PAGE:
Scrutiny Committee

Scrutiny is a key part of the checks and balances necessary to ensure the decisions made by the Council are the best ones.  It is key to improving policies and performance.  It can help ensure that services respond to the needs of the local community and are efficient, cost effective and easy to use.

The Committee is made up of a chair and 12 members from all the Political Groups.

Scrutiny Committee is able to consider any matter affecting Worcester or its residents and have powers to:

  • Review and scrutinise the decisions made by the Cabinet and Council officers both in relation to individual decisions and over time
  • Call-in decisions made by the Cabinet
  • Review and scrutinise the performance of the Council in relation to its policy objectives in not more than four service areas in any one year
  • question Members of the Cabinet and Senior officers about their decisions and performance in relation to particular decisions, initiatives or projects
  • make recommendations to the Cabinet and the Council arising from the outcome of the scrutiny process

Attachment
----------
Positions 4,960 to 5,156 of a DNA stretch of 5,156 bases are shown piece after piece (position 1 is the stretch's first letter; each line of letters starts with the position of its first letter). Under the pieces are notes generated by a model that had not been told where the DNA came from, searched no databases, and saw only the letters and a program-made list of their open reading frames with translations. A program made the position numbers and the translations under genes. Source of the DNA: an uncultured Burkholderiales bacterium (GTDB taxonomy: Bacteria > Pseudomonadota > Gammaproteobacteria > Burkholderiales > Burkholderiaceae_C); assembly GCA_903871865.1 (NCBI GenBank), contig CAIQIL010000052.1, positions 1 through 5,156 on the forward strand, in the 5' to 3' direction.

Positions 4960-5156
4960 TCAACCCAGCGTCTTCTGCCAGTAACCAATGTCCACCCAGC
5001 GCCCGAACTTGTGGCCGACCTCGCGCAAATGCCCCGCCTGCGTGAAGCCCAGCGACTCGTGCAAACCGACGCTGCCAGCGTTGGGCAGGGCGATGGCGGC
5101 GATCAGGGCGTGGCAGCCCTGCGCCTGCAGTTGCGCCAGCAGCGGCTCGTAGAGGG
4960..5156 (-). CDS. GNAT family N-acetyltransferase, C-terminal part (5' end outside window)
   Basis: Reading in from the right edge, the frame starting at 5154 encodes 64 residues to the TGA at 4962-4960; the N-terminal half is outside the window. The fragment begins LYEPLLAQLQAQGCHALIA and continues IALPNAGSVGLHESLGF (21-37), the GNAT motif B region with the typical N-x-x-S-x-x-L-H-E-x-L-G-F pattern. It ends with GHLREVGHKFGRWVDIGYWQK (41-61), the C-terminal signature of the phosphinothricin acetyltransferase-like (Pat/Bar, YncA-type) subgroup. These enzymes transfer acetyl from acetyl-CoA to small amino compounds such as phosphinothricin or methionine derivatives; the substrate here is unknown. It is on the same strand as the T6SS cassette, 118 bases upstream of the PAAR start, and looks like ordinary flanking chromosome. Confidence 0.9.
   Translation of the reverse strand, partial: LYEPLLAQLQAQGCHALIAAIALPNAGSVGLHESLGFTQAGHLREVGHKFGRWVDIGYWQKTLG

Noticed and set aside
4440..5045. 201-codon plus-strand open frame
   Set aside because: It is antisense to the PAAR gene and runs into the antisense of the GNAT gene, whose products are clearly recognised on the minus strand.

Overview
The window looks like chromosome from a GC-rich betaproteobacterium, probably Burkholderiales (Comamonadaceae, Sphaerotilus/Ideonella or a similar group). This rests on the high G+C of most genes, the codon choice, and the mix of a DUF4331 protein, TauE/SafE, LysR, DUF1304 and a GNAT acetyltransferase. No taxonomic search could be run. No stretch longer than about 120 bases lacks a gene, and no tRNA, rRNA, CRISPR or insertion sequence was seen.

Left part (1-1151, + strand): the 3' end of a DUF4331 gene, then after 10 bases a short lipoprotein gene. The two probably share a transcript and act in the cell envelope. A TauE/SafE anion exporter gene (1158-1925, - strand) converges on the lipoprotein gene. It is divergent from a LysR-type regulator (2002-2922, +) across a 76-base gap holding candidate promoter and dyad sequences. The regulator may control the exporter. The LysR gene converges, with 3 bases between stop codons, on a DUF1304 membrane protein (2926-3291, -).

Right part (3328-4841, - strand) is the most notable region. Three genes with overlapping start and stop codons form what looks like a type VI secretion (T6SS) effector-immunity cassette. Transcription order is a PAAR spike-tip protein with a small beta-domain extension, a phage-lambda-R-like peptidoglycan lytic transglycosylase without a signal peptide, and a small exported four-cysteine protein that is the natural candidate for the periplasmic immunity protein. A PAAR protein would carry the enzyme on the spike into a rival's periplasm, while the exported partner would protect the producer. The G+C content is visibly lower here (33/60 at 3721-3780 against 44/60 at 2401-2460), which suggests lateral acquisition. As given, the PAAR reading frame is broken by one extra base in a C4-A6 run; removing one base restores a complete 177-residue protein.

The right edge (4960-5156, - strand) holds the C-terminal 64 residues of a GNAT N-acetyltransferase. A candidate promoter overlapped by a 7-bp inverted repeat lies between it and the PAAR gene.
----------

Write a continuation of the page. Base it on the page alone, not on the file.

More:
• Review and scrutinise the performance of other public bodies in the area and invite reports from them requesting them to address the Scrutiny Committee or scrutiny panels and local people about their activities and performance

Scrutiny Committee are therefore keen to listen and take your views on issues. See the How I Can Get Involved section below.

Scrutiny Reviews

As part of Scrutiny Committee's role, the Committee can conduct a review of a specific issue.  The reviews are time-limited projects designed to look at issues in detail.  They are usually carried out by specially created Scrutiny Task Groups.

The reviews can investigate services and issues, examine how policies are implemented/what people think of them and what changes, if any are needed.

Councillors carrying out a scrutiny review can:

  • Question cabinet members and senior council staff about their decisions and performance
  • Hear from local people and organisations
  • Conduct research
  • Visit other local authorities
  • Ask other organisations to comment

Councillors collect as much evidence as they can and then publish a report.  Their report may contain recommendations for improvements and changes for the Cabinet to consider.

The Cabinet must respond to the scrutiny report and decide whether or not to accept any recommendations.

Recent reviews include:

How can I get involved in Scrutiny?

Scrutiny Committee welcome the involvement and views of the public.  There are a number of ways in which members of the public can get involved in the scrutiny process. You can:

  • Submit your views to the Committee either in writing or in person
  • Suggest items or topics for future scrutiny review
  • Volunteer to be a witness to share views and knowledge on a particular issue when requested as part of a review.